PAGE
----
THE Ministry of Defence will shortly announce plans for the rebasing of military personnel. This matters a lot to UK service families and defence dependent communities here, but it will also have a massive impact on a particular region in northern Germany and finally close an often dark chapter of military history.
The Lüneburger Heide is a large area of heathland between Hanover and Hamburg. A striking area of shrub, geest and woodland, its beauty is largely protected as a nature reserve, but it is also home to the largest military training area in Europe. This dates back to the 18th century when the armed forces of Hanover trained here at the same time as Hanoverian redcoats were opposing Jacobites in Scotland. It was however the rearmament and militarisation of Germany in the 1930s that fundamentally changed things on the Lüneburg Heath. More than 3,000 local people were cleared from their farms and 25 villages forcibly emptied so the Wehrmacht and Waffen SS could use the area to practice for the Blitzkrieg. Large bases were constructed at Bad Fallingbostel, Bergen-Hohne and Celle.
When the war started, additional camps housed Soviet and other prisoners in horrific conditions. The scale of the horror is commemorated in a forest clearing in Oerbke where 30,000 prisoners are buried.
Close by is the site of the Bergen-Belsen concentration camp. Its liberation in 1945 was movingly reported by the BBC’s Richard Dimbleby, fully exposing the inhumanity of the Nazi Third Reich. Tens of thousands of Jews died at the camp, including Dutch schoolgirl and diarist Anne Frank. Shortly after the liberation, the architect of the camps SS Chief Heinrich Himmler was captured nearby. He cheated justice and the Nürnberg War Crimes Tribunal by committing suicide and is buried in an unmarked grave on the Lüneburg Heath. The region was also the scene of the German surrender to General Bernard Montgomery.
Since the Second World War, the military bases and training area remained important, being strategically placed on the north German plain which was feared to be the most likely invasion route by the Warsaw Pact during the Cold War.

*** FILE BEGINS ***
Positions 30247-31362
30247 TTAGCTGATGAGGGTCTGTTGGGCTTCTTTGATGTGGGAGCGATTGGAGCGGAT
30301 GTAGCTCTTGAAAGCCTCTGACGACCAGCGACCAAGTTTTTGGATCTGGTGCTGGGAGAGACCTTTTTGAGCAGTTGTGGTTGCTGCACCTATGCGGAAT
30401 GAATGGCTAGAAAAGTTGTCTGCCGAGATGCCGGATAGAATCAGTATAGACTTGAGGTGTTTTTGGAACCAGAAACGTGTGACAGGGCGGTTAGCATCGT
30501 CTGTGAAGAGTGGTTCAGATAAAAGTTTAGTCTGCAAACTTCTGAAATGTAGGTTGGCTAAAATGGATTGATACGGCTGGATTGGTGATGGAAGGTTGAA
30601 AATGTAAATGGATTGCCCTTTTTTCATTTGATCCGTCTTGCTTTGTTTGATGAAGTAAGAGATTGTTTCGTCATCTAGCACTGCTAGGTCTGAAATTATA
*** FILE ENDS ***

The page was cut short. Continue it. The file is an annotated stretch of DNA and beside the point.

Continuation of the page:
For decades, Scottish units like the Royal Scots Dragoon Guards and The Highlanders have trained on the Lüneburg Heath and communities like Bad Fallingbostel have become home for hundreds of service families. When I visited the town last week, its mayor, Rainer Schmuck, paid tribute to the enduring connections and affection that has developed with local people. Service children attend local schools, shops stock popular UK products and local businesses rely on military personnel and families.
This reality is about to be significantly tested when the UK confirms details about the return of military units from Germany. The impact will be a significant blow to the local economy, leaving barracks and service accommodation empty and hitting businesses hard. The drop in population will exacerbate problems, leading to a reduction in funding for local authorities who will need every support to mitigate the effects of the draw-down.
Ironically it is a local German decision-maker of Scottish decent who is currently having to plan for this transition. David McAllister is the son of a Glaswegian serviceman and a German mother and as the Prime Minister of Lower Saxony is responsible for working with local authorities on the impact of base closures. Last week he hosted First Minister Alex Salmond in Hanover to develop economic links with Scotland, particularly around renewable energy. McAllister has a positive vision for future economic growth, diversification and the environment.
This will be important for Lower Saxony as the region deals with the consequences of UK military base closures which are happening at the same time as the German government reduces the presence of the Bundeswehr in many parts of the country.
Nevertheless, when looking at these developments in the context of the last century it has to be welcomed that the page is finally turning on the dark legacy of the Second World War and Cold War. This week, high school students from Bad Fallingbostel took part in a special annual commemoration in Oerbke. Each student had made a name plate for one of the 30,000 Soviet prisoners buried in the ‘cemetery of the nameless’. They were fixed on memorial posts next to an information board with a moving message from the granddaughter of one Russian prisoner. She wrote of her appreciation to the young Germans who are making sure that the victims are remembered and mistakes of the past are never repeated. «
• Angus Robertson is MP for Moray and the SNP’s spokesperson on foreign affairs and defence